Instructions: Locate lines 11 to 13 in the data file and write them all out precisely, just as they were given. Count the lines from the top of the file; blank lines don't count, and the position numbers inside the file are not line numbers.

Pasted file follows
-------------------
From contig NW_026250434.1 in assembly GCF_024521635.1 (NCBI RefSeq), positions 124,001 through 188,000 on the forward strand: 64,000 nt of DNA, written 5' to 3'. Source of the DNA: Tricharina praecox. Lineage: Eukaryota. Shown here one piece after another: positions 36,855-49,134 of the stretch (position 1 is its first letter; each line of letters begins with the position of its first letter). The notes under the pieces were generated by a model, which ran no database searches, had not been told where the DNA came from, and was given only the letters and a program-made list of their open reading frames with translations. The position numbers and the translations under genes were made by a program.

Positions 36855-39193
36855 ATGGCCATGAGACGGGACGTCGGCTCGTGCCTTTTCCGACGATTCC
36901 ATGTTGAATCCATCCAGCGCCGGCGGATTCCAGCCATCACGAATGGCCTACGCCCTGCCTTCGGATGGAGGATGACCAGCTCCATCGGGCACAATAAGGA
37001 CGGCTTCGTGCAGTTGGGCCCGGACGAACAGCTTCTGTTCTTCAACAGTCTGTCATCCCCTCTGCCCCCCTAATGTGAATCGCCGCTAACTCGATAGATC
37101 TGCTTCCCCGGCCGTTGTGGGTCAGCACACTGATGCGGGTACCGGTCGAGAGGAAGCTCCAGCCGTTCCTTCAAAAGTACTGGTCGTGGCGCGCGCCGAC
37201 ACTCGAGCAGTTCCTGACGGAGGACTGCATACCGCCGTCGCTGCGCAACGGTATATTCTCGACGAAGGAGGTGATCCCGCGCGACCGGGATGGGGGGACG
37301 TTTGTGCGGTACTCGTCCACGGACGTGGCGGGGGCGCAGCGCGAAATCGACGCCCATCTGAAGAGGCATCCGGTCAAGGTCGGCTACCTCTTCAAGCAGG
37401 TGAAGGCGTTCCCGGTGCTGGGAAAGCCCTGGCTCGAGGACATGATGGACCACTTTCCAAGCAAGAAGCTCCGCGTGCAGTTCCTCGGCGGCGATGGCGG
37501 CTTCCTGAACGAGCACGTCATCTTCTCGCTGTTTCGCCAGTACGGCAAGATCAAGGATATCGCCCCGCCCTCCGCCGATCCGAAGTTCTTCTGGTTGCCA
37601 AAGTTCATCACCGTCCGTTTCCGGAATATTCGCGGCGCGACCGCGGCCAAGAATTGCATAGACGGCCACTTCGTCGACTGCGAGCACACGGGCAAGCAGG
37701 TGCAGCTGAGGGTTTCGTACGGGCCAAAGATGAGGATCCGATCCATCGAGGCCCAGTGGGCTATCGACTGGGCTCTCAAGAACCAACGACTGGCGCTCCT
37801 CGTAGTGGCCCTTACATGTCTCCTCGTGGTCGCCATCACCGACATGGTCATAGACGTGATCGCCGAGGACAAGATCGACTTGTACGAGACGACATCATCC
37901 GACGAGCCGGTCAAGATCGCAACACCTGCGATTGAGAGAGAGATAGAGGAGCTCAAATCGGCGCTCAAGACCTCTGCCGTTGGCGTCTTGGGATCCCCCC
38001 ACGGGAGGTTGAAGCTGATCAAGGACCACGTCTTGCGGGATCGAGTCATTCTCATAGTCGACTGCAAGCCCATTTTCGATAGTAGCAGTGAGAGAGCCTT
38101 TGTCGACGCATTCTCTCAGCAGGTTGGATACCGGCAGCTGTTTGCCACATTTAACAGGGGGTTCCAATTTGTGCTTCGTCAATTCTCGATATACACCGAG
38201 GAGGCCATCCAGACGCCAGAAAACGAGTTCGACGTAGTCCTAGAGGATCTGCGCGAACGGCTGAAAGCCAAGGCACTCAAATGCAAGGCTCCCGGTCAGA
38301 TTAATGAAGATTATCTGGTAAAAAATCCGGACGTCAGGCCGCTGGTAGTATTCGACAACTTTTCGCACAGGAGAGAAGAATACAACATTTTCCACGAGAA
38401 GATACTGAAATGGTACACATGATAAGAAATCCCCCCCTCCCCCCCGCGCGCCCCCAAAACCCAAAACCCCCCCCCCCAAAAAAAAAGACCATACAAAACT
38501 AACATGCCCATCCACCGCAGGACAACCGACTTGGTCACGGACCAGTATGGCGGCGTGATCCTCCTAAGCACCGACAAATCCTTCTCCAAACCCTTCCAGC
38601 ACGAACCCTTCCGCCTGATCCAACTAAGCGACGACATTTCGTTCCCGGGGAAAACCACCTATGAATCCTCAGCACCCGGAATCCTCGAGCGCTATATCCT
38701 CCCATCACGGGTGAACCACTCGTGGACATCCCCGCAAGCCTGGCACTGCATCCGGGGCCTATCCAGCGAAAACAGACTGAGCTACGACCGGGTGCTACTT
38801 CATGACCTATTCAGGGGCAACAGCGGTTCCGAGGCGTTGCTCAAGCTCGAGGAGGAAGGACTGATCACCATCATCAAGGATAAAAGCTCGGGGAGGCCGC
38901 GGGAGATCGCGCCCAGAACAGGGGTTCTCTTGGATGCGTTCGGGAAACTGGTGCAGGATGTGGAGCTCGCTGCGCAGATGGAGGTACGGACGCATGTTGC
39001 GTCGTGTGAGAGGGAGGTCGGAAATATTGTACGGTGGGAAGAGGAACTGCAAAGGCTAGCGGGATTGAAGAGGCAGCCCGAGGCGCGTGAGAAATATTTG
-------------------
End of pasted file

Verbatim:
37601 AAGTTCATCACCGTCCGTTTCCGGAATATTCGCGGCGCGACCGCGGCCAAGAATTGCATAGACGGCCACTTCGTCGACTGCGAGCACACGGGCAAGCAGG
37701 TGCAGCTGAGGGTTTCGTACGGGCCAAAGATGAGGATCCGATCCATCGAGGCCCAGTGGGCTATCGACTGGGCTCTCAAGAACCAACGACTGGCGCTCCT
37801 CGTAGTGGCCCTTACATGTCTCCTCGTGGTCGCCATCACCGACATGGTCATAGACGTGATCGCCGAGGACAAGATCGACTTGTACGAGACGACATCATCC